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Shifting to a Shorter Semester Model in the Wake of the Pandemic

In adapting to a temporary—or new—normal created by the pandemic, more institutions have been looking at shorter semester models to see whether they’re a viable option going forward.  

The disruption the pandemic caused put higher education in a sink-or-swim moment. Institutions had to adapt to meet the needs of learners, while shifting to a remote environment. In this interview, Anne Houtman discusses Earlham College’s shift to a shorter semester model, the impact this shift had on enrollment and retention rate, and how to create a more flexible model moving forward. 

The EvoLLLution (Evo): Why did you and your team begin exploring the idea of shifting to a shorter semester model?

Anne Houtman (AH): Early into COVID, we knew so little about what was happening or what was going to happen, but we knew it was an infectious disease. I was especially worried about our faculty because they’re older than our students. So, the idea of the seven-week terms was really more about teaching two classes at a time; class students take two classes at a time, so faculty only teach one or two. That basically cuts in half the number of student interactions. And the same with student-to-student interactions. Seven weeks, two classes—it was a very simple schedule because everyone was stressed out of their mind.

That had a couple of benefits. One was minimizing infection risk, and that worked quite well. And the other was the idea that if we had to go back online, we could pivot easier if we just had one or two classes. It was very stressful for students in March 2020, when we went online almost overnight. Juggling four or five things in the middle of a global pandemic was just a bit much for everyone.

We also built it so  they did their finals just two days before the start of the next term. The idea behind that was that they wouldn’t go home, pick up COVID and come back. That also allowed us to finish before Thanksgiving because we correctly expected the virus would get worse during the winter. So, students were off campus from Thanksgiving until February 1st. We did offer a January term, but that was completely online.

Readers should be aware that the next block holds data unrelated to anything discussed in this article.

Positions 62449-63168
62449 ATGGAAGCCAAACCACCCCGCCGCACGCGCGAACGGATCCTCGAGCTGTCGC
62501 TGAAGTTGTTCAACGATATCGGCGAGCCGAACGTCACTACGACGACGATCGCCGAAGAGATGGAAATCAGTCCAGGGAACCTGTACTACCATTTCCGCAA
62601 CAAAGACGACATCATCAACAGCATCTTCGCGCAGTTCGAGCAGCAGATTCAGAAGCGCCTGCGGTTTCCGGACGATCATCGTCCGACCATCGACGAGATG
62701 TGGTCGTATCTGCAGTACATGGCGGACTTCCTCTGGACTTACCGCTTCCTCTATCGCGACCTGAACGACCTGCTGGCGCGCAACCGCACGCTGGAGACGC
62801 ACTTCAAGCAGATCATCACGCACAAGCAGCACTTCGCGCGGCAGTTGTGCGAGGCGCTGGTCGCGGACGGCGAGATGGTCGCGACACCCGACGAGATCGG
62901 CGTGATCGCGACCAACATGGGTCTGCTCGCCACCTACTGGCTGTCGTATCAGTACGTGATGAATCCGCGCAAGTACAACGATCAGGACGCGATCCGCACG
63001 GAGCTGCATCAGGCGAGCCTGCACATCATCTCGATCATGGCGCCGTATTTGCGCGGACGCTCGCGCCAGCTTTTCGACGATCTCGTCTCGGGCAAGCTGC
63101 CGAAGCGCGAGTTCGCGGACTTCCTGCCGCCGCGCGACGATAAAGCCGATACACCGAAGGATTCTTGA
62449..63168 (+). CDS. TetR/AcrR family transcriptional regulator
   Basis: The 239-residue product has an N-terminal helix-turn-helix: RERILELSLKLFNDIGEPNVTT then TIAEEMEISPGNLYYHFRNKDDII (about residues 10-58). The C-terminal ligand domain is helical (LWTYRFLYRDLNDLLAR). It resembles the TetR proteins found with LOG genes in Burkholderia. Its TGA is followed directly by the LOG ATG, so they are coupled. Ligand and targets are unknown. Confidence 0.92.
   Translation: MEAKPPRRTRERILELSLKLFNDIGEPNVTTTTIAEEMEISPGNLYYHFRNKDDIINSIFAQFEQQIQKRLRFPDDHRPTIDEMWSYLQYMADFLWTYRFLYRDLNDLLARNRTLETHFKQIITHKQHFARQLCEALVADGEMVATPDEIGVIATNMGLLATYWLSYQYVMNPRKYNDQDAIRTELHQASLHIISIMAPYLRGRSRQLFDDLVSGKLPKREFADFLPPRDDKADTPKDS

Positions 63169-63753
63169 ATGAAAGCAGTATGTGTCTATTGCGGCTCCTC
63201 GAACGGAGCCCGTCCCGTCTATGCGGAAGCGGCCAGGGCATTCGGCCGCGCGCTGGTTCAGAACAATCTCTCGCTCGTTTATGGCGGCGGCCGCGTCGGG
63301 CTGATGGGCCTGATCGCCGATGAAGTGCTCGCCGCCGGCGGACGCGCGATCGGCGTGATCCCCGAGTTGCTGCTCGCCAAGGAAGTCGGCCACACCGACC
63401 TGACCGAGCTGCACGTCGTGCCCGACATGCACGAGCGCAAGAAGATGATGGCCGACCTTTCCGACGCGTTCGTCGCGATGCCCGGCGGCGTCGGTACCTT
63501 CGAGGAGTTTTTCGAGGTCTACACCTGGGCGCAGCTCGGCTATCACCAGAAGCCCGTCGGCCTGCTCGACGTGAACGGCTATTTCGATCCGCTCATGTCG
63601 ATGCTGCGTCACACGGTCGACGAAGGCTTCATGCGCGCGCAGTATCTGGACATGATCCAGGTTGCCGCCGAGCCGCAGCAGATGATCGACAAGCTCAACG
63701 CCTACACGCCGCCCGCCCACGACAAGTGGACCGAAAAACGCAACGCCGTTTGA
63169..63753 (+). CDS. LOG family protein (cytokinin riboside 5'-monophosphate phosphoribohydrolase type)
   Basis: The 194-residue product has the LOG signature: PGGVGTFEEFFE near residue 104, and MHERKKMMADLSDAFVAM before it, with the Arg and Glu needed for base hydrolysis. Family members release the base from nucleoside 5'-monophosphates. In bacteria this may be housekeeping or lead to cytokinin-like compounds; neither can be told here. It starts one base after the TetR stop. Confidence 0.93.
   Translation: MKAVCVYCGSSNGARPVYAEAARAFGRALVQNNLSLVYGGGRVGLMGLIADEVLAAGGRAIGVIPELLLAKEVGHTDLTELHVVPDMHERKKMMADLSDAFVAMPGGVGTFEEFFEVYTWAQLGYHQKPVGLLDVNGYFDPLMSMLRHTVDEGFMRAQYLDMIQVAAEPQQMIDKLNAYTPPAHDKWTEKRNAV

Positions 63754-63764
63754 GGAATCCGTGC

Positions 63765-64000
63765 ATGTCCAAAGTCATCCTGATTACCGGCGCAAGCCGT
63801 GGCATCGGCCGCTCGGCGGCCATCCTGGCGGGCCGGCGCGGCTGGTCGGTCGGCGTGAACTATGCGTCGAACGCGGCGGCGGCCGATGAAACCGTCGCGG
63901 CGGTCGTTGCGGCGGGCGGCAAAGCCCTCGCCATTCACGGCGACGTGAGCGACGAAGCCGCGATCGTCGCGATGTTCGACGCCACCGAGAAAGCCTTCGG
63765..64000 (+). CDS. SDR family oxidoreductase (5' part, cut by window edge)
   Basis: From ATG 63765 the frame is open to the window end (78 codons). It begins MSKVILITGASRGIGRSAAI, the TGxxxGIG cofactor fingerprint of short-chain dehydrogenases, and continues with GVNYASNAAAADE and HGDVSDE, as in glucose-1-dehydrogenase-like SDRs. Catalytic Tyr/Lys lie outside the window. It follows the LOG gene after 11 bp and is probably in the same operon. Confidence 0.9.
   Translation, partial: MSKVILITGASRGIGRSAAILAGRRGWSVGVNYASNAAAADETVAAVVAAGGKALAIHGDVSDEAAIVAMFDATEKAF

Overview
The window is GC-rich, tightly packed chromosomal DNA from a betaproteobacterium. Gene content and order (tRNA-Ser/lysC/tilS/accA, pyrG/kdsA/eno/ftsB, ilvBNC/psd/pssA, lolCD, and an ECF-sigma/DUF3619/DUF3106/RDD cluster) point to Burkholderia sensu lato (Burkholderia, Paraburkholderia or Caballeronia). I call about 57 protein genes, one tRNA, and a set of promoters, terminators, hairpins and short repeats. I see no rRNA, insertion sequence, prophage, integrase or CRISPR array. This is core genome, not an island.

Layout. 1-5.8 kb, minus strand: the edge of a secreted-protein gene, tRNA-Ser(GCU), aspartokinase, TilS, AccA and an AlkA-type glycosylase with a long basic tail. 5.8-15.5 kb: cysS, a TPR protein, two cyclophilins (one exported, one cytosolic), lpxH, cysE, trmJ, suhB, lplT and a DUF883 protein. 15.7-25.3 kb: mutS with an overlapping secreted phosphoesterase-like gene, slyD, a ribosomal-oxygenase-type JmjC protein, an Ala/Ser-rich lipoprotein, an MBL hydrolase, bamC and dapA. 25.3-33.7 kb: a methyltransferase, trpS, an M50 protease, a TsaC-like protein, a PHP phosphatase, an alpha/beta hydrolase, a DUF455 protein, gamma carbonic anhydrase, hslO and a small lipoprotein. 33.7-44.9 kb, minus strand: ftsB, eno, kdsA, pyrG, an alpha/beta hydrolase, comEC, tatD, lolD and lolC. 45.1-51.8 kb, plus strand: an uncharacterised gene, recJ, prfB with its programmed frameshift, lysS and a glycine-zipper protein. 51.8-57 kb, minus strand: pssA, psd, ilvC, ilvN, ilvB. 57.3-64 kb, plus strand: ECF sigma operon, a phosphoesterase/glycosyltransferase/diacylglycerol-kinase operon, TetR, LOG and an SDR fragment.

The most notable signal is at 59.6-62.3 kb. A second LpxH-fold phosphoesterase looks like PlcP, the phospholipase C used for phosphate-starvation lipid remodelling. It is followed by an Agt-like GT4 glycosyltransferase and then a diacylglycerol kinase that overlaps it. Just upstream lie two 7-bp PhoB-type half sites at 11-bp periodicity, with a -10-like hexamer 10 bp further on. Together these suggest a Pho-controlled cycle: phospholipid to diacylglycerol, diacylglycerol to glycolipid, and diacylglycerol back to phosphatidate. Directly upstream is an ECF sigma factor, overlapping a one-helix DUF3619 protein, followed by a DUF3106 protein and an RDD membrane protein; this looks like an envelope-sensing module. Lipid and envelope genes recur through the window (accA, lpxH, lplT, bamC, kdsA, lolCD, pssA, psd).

Evo: What were your retention rates like? 

AH: We had a bit of a dip for a few reasons. We found about 15% of students stayed at home in fall 2020 and took classes from there. About 20 to 25% of our students are international, so getting them home was very challenging. And in fact, we had almost 200 students live on campus for over a year because they couldn’t get across the border. And then others went home and couldn’t get back.

Our faculty were amazing. They were teaching in-person, synchronous, hybrid with students at home, in our time zone or one close by. But with students in more than 30 countries, many were in a different time zone where that didn’t work. So, we provided asynchronous teaching for them. 

Evo: What are some of the other obstacles that come with pivoting to that short semester model?

AH: Some faculty weren’t thrilled with it. In the sciences, you go from one lab a week to two. Now, people do this in other parts of the country—Colorado College is the best known. They do it on a four-week model. But your students didn’t sign up for that, and that’s not what you signed up for. And you must all of a sudden work at that kind of pace. It’s much harder to recover from being sick for a short period of time, or if one of your kids is sick, something like that. So, that was definitely a challenge.